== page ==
In February 2015, the Federal Reserve Bank of New York reported that student loan balances rose to $1.16 trillion and that 11.3 percent of that is in delinquency – that is, not being paid back. The New York Fed is worried that this debt is preventing students from becoming self-sufficient adults who can live on their own.
“Student loan delinquencies and repayment problems appear to be reducing borrowers’ ability to form their own households,” wrote Donghoon Lee, research officer at the Federal Reserve Bank of New York, in a press release accompanying the Feb. 17 report.
It’s easy to leap to the conclusion that too many students are staggering under the weight of gargantuan piles of student loans. But Beth Akers, an economist at the Brookings Institution, says that big loans aren’t the problem.
It’s the small ones.
“If you look at the data, distress is biggest among people with the lowest loan debt,” of around $2,000, said Akers, presenting at the SXSWedu conference in Austin, Texas, last week.
Akers speculated that many of these financially distressed adults might have taken out a small loan to start school and then dropped out, remaining unable to get a high-paying job and thus unable to pay back the loan. “They’re probably not finishing their college degrees,” she said.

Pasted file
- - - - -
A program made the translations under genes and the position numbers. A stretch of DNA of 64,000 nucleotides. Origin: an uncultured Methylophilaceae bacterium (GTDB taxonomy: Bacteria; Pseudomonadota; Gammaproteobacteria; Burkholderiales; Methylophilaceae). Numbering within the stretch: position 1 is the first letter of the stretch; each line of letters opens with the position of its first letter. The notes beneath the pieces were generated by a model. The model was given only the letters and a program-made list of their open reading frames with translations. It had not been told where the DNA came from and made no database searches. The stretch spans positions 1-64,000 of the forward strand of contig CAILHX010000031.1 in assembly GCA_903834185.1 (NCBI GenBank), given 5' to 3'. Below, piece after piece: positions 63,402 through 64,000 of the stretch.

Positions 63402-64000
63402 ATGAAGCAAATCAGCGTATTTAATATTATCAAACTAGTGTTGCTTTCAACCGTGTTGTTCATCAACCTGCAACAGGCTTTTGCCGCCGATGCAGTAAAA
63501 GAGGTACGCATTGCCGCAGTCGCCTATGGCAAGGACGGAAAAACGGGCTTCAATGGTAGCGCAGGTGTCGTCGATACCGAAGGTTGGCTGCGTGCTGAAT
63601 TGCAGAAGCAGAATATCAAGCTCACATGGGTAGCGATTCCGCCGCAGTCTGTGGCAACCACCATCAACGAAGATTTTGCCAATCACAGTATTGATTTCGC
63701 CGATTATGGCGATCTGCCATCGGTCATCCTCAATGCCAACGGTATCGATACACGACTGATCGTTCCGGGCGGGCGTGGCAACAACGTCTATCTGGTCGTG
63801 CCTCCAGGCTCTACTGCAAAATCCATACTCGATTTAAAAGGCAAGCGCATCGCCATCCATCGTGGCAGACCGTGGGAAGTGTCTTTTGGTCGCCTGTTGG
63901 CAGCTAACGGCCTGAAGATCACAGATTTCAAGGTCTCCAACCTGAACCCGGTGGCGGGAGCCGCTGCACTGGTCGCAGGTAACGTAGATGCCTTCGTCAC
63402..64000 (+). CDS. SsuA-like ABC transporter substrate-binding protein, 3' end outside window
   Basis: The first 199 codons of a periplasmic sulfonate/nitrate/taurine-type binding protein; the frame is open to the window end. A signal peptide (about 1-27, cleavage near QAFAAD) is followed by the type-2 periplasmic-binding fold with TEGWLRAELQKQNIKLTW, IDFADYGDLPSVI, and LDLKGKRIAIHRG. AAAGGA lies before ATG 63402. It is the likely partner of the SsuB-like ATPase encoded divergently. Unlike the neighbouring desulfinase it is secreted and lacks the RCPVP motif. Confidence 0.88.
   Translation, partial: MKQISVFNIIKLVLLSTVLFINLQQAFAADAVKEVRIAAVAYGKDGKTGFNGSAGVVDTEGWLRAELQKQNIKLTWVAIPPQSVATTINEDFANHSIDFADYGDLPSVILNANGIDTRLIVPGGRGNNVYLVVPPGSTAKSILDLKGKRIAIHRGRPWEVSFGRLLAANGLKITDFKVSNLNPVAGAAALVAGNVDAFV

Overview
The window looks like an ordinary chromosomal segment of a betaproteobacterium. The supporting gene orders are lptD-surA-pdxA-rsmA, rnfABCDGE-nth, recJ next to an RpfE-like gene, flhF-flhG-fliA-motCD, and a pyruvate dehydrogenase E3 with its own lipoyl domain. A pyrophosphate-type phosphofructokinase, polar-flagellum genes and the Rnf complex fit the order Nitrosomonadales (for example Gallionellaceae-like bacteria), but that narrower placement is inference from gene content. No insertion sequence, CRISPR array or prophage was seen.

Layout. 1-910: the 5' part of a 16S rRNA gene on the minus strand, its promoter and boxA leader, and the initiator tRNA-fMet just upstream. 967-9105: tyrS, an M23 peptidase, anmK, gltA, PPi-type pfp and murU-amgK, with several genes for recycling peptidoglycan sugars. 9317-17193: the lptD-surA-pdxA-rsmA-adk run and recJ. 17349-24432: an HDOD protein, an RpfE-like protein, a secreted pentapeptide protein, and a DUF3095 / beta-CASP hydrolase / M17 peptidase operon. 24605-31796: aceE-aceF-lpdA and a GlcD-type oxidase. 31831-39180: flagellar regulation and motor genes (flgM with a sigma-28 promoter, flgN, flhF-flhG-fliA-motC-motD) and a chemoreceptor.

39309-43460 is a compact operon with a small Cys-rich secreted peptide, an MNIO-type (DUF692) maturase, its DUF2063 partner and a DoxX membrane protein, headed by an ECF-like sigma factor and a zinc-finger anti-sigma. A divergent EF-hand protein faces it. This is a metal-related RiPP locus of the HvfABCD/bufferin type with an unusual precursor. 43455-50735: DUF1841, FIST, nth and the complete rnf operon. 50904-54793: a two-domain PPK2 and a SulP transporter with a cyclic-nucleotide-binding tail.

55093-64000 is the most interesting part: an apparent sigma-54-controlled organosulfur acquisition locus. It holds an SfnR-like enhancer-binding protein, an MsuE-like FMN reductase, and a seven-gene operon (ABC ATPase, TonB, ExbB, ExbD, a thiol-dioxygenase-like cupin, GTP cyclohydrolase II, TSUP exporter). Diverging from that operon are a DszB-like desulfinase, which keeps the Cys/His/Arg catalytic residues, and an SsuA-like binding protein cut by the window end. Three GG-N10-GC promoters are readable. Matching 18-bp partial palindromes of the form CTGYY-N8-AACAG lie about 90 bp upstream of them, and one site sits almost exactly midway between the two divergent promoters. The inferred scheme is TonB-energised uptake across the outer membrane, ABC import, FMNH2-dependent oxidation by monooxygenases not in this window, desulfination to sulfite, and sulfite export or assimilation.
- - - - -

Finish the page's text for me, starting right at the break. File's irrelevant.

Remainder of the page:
As evidence, Akers cited a 2014 research paper she wrote for the American Enterprise Institute, “How much is too much? Evidence on financial well-being and student loan debt,” in which she found that late payments – a measure of financial distress – spiked for those with an outstanding debt of around $2,000. These adults also had higher rates of unemployment than borrowers of larger amounts.
By contrast, those with debts exceeding $19,000 had far fewer late payments and were less likely to be unemployed. (See Table 2 in the AEI paper for details.)
It turns out that only a small fraction of students actually have giant debts. According to another Akers study, just 8 percent of households* with student loans had debts greater than $50,000 in 2013. Many of these large loans were for graduate professional degrees, such as law school. For the most part, these big borrowers were able to find good jobs afterward and make their loan payments.
(*Akers looked at household, not just at individual student debt. So if two students, each with debt, married, then their debts would be combined. A couple, each with $25,000 in student loans, would be in Akers’ $50,000 category.)
But most students with education debt have more modest amounts. Almost half – 49 percent of households – have balances under $10,000.
“The broad problem is not large balances,” said Akers.
Surprisingly, many students are unaware they’ve taken on debt. In another Brookings paper by Akers and Matt Chingos, “Are College Students Borrowing Blindly?” (Dec. 2014), Akers and her co-author found that 14 percent of freshmen with student loans didn’t realize they had any.
“It’s really surprising,” she said. “They’re freshmen. They’ve just signed the loan agreements.”
No wonder there are so many defaults among small loans when so many students don’t even realize they have them.
This column was written by Jill Barshay for The Hechinger Report and posted on the U.S. News & World Report site. It has been republished here with permission.